When you move into a home with a septic tank, you might not know all about septic systems right away. However, it is essential that you learn quickly. A household septic tank requires specialized maintenance. Even if you don’t know the anatomy of a septic tank system, you need to know who to call for drainage and repairs. Otherwise, you could be stuck in a situation where your septic tank malfunctions and you don’t know how to get a professional out to fix it. This could lead to health hazards and property damage, as well as expensive septic tank repair bills later.
There are certain problems that might come up fairly regularly, so make sure that you keep an eye on them. If you’re having issues with wastewater drainage, that could lead to major problems down the line. Same if you just had septic tank pumped and full again. Track any problems and make sure that you’re doing the necessary standard maintenance. Once you get the hang of those things, you can take care of your system easily.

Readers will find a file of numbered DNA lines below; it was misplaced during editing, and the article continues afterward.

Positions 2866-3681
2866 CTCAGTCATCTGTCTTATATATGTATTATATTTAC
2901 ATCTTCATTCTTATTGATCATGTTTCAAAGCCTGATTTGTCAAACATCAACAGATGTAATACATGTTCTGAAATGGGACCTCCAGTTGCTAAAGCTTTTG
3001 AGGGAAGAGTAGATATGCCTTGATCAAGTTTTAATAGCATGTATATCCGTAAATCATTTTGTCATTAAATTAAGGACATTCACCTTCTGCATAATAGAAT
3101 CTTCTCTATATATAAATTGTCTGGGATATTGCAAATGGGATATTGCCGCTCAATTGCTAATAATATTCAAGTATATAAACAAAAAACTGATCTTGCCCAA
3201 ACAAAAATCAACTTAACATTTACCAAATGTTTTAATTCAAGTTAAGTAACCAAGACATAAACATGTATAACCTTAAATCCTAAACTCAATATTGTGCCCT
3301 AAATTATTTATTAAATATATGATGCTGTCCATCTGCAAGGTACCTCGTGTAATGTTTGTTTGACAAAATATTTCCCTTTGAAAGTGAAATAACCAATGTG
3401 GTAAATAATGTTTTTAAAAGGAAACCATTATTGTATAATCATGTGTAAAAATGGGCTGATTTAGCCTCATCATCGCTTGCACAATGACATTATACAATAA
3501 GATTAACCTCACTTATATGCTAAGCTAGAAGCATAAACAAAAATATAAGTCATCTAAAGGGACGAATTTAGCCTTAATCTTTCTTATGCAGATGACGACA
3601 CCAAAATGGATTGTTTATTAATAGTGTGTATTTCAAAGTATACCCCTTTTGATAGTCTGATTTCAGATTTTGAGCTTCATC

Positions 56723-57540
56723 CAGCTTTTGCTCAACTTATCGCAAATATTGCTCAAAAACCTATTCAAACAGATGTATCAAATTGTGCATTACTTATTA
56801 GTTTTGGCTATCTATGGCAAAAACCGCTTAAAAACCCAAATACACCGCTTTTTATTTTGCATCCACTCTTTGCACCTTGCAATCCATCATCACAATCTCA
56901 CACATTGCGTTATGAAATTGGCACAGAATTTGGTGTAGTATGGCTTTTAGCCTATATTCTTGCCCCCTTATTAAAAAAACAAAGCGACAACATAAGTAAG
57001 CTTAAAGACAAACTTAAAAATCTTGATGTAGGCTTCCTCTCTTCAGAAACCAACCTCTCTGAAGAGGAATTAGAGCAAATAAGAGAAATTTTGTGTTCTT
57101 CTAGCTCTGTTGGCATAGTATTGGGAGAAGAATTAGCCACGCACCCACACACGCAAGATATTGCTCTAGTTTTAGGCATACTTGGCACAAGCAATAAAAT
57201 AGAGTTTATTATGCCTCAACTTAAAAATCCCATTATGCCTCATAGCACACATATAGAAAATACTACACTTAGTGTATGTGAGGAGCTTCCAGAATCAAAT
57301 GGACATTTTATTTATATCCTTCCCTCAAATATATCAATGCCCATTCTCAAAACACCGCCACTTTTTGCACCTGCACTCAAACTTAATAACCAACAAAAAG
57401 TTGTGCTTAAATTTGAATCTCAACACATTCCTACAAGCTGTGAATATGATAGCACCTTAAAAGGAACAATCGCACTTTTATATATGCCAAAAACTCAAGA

If you need a new septic pump, installing it yourself could be a great way to save some money if you have experience with DIY projects.
Start by buying a replacement pump with the same speed and power as the one being replaced. Ideally, this should allow you to simply remove the old pump and replace it with the new one.
Next, locate your old pump and determine how to remove it. In some cases, you may have to cut away pipe. This is particularly true if the old pump was placed in a junction box.
After the old pump has been removed, start threading your wiring. Ideally, use the same path as the pump you just removed. As soon as the pump has been wired in, mount the new pump into place. If you had to cut away pipe in earlier steps, you may need to couple or weld pipe together in order to get the new pump in. Make sure to place the new pump at the same elevation as the old one.